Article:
With all these points in mind, we recommend considering contractor-to-employee conversion only when you’re fully confident in the value of the team member for your long-term business objectives. You should reach a mutually satisfying full-time salary figure that won’t break the bank and will be perceived as fair compensation by the employee changing their status. Besides, the process should be adequately planned and executed in compliance with local jurisdiction.

In Which Cases Is It Profitable to Convert a Contractor Salary to an Employee Salary?

The contractor-to-employee conversion step is currently promoted as a beneficial solution for all kinds of businesses worrying about staff turnover, IP protection, and compliance. Indeed, converting contractors into full-time employees can be a great option in the following cases:

  • Talent retention. The most common situation for contractor-to-employee conversion is the recognition of outstanding qualifications and talents in your temporary employee. If you see that a contractor has performed their duties to the fullest, and you need such talent on the team on a permanent basis, you can offer them a full-time job.
  • Compliance management. Many companies fear misclassification fines and consider conversion before annual audits or other seasonal business checks. In such situations, spending a bit more money on employee benefits is much more profitable than facing a huge fine for non-compliance.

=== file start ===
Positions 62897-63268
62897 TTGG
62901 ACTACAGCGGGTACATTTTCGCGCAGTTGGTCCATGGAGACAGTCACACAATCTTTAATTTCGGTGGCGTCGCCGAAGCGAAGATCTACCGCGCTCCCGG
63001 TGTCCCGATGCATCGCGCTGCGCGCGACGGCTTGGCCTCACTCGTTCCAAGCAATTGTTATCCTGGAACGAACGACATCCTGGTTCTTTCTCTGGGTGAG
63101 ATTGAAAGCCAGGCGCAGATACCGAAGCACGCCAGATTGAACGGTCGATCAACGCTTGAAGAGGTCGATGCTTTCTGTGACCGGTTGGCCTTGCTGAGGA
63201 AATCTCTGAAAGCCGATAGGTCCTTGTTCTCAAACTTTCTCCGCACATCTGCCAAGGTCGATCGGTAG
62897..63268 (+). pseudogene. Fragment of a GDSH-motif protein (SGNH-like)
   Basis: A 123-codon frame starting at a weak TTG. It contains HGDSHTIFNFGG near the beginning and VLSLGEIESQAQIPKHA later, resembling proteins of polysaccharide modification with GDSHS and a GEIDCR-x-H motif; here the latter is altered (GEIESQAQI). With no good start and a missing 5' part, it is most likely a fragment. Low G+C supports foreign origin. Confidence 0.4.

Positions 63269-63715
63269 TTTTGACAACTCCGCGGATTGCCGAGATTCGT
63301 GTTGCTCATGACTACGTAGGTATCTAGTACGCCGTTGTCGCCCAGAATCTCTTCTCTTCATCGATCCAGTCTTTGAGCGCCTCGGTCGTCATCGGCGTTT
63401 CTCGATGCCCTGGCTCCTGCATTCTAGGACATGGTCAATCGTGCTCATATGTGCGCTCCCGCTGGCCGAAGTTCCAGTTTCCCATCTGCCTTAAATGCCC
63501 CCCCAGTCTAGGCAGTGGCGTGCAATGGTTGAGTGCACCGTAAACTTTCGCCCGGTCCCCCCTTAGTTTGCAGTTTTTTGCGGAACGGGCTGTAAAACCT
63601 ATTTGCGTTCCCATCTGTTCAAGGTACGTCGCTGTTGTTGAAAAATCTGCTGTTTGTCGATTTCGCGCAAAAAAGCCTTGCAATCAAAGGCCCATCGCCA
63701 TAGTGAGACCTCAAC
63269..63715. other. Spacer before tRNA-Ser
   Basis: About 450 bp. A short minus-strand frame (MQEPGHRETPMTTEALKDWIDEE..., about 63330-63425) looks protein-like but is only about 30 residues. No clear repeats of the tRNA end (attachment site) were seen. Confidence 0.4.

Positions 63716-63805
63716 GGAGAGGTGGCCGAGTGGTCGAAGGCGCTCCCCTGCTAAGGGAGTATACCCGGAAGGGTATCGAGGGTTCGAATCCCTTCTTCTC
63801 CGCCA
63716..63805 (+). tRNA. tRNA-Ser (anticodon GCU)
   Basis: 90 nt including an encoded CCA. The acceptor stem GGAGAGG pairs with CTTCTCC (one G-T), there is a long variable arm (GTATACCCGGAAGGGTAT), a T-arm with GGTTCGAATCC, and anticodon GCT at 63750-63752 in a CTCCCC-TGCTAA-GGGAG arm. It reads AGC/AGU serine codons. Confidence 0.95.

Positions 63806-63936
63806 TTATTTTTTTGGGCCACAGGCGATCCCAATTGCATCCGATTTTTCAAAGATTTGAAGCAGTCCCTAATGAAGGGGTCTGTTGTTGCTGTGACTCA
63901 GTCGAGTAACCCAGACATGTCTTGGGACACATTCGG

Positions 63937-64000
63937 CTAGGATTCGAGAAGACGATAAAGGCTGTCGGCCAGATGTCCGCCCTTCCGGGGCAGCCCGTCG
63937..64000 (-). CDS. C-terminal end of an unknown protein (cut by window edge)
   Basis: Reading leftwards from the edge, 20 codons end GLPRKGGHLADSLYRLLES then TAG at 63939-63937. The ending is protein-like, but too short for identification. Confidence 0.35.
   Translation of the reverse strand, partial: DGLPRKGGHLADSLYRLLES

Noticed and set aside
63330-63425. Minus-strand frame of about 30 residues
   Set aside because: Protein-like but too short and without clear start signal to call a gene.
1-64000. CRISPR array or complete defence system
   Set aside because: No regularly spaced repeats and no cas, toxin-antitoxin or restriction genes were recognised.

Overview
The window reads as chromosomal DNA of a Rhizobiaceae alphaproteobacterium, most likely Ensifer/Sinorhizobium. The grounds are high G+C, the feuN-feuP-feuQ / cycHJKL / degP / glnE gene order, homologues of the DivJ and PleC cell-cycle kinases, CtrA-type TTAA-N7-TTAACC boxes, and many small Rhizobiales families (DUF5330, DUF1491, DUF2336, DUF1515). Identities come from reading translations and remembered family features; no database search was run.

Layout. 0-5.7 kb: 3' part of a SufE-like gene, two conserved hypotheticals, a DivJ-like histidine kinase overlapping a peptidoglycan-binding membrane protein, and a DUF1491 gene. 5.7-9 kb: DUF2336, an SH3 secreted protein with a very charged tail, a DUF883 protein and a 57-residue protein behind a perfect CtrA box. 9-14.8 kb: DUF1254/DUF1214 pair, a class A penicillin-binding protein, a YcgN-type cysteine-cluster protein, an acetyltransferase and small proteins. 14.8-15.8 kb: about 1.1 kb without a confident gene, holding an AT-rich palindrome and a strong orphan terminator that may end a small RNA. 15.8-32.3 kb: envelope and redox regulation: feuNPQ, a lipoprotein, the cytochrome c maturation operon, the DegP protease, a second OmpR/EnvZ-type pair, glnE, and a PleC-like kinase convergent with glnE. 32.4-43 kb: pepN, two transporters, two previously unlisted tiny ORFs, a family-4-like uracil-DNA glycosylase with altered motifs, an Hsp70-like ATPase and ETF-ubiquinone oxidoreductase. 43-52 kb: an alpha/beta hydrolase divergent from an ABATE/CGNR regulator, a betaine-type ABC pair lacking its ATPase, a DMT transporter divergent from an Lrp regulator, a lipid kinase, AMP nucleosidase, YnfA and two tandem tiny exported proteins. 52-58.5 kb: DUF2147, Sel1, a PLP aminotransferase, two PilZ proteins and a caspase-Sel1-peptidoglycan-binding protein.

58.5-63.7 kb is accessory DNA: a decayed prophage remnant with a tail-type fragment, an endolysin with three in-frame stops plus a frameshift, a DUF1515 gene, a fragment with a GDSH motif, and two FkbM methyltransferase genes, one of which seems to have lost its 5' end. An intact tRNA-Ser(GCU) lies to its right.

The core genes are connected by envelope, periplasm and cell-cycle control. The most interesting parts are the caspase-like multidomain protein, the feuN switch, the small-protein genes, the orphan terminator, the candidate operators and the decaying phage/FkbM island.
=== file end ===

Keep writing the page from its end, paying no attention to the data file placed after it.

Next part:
• Cultural integration. Contractors usually work as remote or temporary staff and have a loose connection with the corporate culture. Businesses that wish to achieve greater commitment, loyalty, and cultural fit in their staff may offer the conversion step to contractors, thus ensuring their closer engagement with the core business affairs.
  • Control and supervision. Contractors are free riders whom you can hardly control in the process of completing their contractual obligations (unless some terms are laid out in the contract). For instance, they may work at night or over the weekends and engage with multiple clients at once. Thus, you can attain greater control and employee supervision only by hiring them full-time and fixing all their work duties in the employment contract.

Situations in which you will benefit more from hiring people on a contractor basis include:

Jurisdictions with high taxes

Hiring a full-time employee is always a tradeoff, as you will need to assume responsibility for tax deductions. In jurisdictions with taxes reaching 30-40% of the employee’s rate (or more), many employees and businesses prefer to retain contractor relationships to avoid the immense tax burden.